What Residents Should Know About the NPDB

Team of surgeons at workWhile you are likely aware of the National Practitioner Data Bank (NPDB) in a broad sense, it is not something that would typically apply to you while you are in training. However, though residents and trainees are rarely named in a report, certain harmful clinical actions that take place outside of the scope of a formal graduate educational program (e.g., moonlighting in the intensive care unit) must be reported by law by the entity.

Here, we share useful, timely information for you and your fellow residents about the NPDB, the confidential information clearinghouse created by Congress in 1986; obtaining an NPDB self-query, reviewing and responding to a report; and more.

What is the NPDB?

As stated on its website, the NPDB was founded to improve healthcare quality, protect the public, and reduce healthcare fraud and abuse in the United States. It is a federal web-based repository of reports that contain information on adverse actions associated with physicians and other healthcare practitioners, medical malpractice payments, and healthcare-related judgments or convictions. As of May 2017, the NPDB houses 1.3 million reports.

“Running a report provides a way for hospitals and other healthcare organizations to see if a clinician has any negative feedback or ‘dings’ on his or her license(s),” says Maureen Locke, director of credentialing, state license, and travel at Medicus Healthcare Solutions (Medicus). “If, for instance, a provider was terminated from a facility, has malpractice problems, or has issues from a licensing standpoint, this information will appear on that report.”

Owing to the NPDB, practitioners who have been named in a report by, say, a healthcare entity or state agency are unable to move to different states to practice without disclosure or discovery of previous damaging performance. Practitioners and organizations identified in a report are granted access to their own information, which is not available to the public.

How can I find out if I have been named in a report?

You can place a self-query order, which is a search of your information in the NPDB database. The cost of a self-query is $4 as of this writing in July 2018. After completing the required steps on the NPDB website and agreeing to the terms in the Rules of Behavior and Subscriber Agreement, those who order a self-query receive their results in both an online response and a sealed letter via regular mail.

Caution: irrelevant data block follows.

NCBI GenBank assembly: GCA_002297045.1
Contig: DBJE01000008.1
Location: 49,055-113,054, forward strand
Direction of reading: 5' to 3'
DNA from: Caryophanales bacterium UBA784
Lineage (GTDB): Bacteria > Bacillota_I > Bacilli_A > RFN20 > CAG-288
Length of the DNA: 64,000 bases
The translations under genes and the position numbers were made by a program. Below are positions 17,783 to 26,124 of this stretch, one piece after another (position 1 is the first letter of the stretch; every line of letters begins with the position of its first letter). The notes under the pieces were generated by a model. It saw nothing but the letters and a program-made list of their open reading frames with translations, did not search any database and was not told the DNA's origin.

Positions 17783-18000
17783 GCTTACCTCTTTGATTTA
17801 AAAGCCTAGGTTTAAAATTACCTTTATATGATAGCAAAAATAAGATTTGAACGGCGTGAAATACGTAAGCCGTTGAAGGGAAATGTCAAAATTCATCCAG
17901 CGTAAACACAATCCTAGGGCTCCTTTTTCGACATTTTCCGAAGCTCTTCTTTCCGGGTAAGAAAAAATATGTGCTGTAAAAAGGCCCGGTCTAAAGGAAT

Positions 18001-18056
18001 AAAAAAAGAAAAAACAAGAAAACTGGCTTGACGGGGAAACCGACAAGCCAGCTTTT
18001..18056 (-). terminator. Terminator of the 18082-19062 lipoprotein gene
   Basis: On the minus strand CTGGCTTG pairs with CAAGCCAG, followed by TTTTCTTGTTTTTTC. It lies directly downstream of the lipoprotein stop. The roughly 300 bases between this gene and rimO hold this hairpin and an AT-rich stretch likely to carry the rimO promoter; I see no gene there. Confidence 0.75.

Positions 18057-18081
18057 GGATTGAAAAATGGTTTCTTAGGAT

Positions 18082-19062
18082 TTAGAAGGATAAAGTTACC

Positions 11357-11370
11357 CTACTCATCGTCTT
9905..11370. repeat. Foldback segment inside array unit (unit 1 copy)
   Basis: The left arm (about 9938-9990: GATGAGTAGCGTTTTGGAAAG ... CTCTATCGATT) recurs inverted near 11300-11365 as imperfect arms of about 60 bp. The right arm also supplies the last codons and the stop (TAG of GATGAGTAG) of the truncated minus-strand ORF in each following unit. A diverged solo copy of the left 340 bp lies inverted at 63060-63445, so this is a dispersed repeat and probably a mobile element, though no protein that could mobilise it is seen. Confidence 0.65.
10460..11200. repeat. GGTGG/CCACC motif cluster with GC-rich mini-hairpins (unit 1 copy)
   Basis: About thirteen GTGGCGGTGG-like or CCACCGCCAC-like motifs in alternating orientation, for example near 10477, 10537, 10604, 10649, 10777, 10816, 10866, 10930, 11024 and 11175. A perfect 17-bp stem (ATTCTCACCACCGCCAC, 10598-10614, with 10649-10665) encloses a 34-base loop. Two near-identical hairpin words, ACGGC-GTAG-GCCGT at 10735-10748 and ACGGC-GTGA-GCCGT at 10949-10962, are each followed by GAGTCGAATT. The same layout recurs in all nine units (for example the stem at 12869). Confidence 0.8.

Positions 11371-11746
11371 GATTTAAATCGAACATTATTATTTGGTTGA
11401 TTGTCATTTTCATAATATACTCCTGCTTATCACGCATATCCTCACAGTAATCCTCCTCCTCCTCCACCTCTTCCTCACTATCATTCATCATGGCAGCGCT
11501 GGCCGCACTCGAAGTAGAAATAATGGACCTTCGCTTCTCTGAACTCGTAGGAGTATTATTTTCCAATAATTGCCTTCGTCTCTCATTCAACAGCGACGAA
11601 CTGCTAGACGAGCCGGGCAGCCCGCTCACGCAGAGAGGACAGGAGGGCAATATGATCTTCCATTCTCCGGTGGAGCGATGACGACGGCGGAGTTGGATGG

“Every practitioner has a report, even right out of residency, though it may not contain anything detrimental,” says Locke. “Medical staffing offices (MSOs) and other entities query for reports on practitioners during their licensing, credentialing, and hiring processes. I think it is a great idea for residents to obtain theirs before they complete training as it would probably be helpful for them just to see what a report looks like.”

According to the NPDB website, practitioners will receive a notification letter when an entity submits a report about them. It will contain the report number as well as a password, which is required to view the report.

How often should I do a self-query?

Although you will be notified when a reporting organization names you in a report, you may want to place a self-query order every so often to ensure you are recognized in good standing professionally, particularly as the cost to conduct one is quite reasonable.

Whether you are planning to look for a permanent position or work locum tenens, it would be prudent to ensure your information in the NPDB is accurate.

“It is useful to have the report ahead of time in either case,” Locke conveys. “If you are looking for a permanent opportunity at a facility, its MSO is going to run one, so you’ll want to make sure it correctly reflects your experience. And if you plan to take locum tenens jobs, you need to know if an entity has named you in a report. Medicus and other healthcare staffing companies are not sanctioned to run NPDB searches on providers. But it is invaluable for us to have that information before we present you for assignments.”

Can I dispute a report?

Yes. In fact, as stated by the NPDB, there are a few things you can do if you are not in agreement with information provided in a report:

  • Get in touch with the entity that filed it. While a report can be edited only by the organization that submitted it, you can contact them in hopes of resolving your dispute and having any misinformation corrected or modified.
  • Give your perspective by adding a subject statement. At any time, you can write a statement providing additional information. It will be sent to all entities that received the report and included with all future queries.
  • Visit the NPDB site to place the report into Dispute Status. It will become part of the report, and the reporting entity and any queriers from the past three years will be notified.
  • Elevate to Dispute Resolution. You can do this if 60 days have passed from the time you placed the report into Dispute Status and contacted the reporting entity. Dispute Resolution will address only the factual accuracy of the report or whether it was presented in keeping with NPDB regulations.

Call Medicus Healthcare Solutions at 855.301.0563 to explore locum tenens opportunities with an experienced recruiter, and read our blog for tips, the latest news and trends, and other helpful information.

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